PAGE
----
Regarding the building of bridges, I cannot speak highly enough of the significant work the public affairs staff accomplished in Eastern Europe. In this connection, President Packer has recommended each area establish a government relations council. This council may include the Area Presidency, the director for temporal affairs, legal counsel, and representatives from public affairs, Church education, and family history. These men and women work directly with the challenges of the legal establishment of the Church. They are the decision makers and problem solvers, particularly in newly developing areas. In Eastern Europe, I found open, frank, and candid discussions in such a council may anticipate and resolve many problems before they seriously jeopardize the expansion and establishment of the Church.
Humanitarian work also fulfills a very important role in the development of Church visibility and reputation. Humanitarian projects bring the Church into close contact with governmental offices and officials and provide invaluable opportunity to establish a positive and lasting reputation for the Church.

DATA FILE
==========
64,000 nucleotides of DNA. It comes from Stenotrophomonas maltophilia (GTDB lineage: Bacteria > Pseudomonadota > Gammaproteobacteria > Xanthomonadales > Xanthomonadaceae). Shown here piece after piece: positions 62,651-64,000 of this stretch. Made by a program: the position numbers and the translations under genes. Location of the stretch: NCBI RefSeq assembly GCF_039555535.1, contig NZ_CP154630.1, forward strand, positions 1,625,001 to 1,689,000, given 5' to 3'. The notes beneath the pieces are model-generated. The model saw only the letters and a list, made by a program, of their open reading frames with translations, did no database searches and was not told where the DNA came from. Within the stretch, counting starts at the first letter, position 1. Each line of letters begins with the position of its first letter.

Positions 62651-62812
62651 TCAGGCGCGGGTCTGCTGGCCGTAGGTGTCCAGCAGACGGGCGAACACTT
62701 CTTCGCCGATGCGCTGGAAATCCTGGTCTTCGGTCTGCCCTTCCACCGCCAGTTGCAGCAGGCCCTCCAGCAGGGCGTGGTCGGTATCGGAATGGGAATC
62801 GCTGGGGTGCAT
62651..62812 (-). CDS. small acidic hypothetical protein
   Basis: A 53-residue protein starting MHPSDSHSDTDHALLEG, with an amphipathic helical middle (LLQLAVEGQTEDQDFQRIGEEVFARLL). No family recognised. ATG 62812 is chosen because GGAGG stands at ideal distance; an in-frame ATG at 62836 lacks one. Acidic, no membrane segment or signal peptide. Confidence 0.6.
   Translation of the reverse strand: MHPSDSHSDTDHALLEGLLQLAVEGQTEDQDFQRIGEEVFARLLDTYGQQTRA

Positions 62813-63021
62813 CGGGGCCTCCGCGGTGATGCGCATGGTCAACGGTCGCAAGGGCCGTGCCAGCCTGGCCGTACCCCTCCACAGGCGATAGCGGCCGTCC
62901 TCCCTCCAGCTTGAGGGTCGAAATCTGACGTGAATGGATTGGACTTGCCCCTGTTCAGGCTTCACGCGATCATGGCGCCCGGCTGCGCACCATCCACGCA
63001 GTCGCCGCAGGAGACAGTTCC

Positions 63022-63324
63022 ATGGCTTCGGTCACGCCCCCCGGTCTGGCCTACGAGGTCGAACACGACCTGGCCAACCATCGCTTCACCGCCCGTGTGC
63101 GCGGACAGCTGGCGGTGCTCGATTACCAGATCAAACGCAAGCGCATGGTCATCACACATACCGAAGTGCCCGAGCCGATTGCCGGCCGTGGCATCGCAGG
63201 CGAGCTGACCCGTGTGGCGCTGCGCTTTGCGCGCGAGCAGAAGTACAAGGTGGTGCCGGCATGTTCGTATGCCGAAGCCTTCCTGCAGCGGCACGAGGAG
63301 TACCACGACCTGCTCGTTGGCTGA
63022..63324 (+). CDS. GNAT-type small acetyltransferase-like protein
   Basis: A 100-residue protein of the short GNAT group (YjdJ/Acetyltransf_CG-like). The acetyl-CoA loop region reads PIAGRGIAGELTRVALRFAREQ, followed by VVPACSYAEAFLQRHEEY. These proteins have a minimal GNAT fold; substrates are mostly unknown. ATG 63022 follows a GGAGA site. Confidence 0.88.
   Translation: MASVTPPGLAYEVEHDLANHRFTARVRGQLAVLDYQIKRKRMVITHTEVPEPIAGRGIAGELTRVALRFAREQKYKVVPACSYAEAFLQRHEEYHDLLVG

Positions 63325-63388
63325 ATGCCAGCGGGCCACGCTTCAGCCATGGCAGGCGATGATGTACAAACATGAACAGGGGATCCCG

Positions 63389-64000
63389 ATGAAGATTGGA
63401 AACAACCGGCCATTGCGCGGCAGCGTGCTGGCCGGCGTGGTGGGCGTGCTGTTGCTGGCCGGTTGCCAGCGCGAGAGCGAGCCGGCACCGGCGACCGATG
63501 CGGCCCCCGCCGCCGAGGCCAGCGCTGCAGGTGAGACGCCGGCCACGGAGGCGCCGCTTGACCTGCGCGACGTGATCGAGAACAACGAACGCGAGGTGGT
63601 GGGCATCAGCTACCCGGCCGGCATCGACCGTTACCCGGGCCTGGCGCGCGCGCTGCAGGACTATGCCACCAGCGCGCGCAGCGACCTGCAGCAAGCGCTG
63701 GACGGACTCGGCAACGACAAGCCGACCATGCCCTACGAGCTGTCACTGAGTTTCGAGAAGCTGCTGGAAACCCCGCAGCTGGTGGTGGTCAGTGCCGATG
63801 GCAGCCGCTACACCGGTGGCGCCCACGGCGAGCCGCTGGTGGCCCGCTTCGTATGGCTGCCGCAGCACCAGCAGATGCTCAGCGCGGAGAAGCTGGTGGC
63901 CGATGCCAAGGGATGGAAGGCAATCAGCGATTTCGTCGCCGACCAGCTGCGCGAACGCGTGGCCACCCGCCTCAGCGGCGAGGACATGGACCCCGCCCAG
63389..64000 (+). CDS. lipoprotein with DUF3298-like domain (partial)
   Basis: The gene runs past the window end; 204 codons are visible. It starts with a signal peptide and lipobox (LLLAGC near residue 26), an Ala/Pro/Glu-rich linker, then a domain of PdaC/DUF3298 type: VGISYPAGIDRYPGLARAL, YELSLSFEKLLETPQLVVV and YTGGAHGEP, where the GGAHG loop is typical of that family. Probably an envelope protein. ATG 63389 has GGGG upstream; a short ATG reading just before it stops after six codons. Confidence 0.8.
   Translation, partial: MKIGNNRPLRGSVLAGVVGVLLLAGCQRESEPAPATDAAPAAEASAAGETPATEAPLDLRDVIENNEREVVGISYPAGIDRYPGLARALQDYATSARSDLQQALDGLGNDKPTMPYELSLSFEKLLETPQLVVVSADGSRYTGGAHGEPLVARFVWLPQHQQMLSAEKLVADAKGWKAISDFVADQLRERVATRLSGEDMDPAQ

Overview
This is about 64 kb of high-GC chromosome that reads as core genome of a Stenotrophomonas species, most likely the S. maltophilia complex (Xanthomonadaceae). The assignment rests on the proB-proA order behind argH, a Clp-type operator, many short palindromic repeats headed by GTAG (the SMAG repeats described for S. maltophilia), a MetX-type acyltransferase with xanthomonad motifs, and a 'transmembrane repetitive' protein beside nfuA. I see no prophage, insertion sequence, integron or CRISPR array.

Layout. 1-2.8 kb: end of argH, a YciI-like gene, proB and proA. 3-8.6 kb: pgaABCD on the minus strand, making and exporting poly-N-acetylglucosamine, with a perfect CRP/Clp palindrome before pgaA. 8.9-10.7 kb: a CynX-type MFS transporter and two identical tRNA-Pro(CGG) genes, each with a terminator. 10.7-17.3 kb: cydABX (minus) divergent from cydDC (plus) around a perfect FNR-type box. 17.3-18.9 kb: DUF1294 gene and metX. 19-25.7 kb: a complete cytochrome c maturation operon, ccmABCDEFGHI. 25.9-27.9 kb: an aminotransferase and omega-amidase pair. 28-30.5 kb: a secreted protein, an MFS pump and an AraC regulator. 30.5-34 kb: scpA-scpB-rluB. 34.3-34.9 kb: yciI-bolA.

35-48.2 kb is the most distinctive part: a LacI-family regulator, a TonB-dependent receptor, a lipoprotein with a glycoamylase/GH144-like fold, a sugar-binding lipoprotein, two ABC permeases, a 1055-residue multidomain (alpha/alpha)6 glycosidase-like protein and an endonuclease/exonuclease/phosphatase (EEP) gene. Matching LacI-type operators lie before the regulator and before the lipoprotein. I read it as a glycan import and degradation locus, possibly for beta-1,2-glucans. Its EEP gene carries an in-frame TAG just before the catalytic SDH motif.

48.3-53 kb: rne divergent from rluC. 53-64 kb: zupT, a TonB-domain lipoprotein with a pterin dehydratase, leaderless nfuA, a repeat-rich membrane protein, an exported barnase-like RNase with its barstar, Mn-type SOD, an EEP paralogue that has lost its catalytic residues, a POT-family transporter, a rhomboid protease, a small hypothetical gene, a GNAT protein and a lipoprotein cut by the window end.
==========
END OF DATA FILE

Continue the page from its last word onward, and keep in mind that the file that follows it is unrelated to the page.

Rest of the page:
Here are my suggestions for productive work with local and general governments: (1) identify and build relations with individuals and offices that are responsible for or influence religious activity in a given jurisdiction, (2) be willing to work with patience in a cooperative and respectful manner, and (3) use the internal resources of the Church effectively.
Work to the Limits that Conditions and Situations Permit
Even though the Lord has revealed that His word will extend to the ends of the earth and to each individual in it, there are still mortal challenges and limitations that must be addressed. I would like to say a word about limitations, both external and sometimes internal to the Church.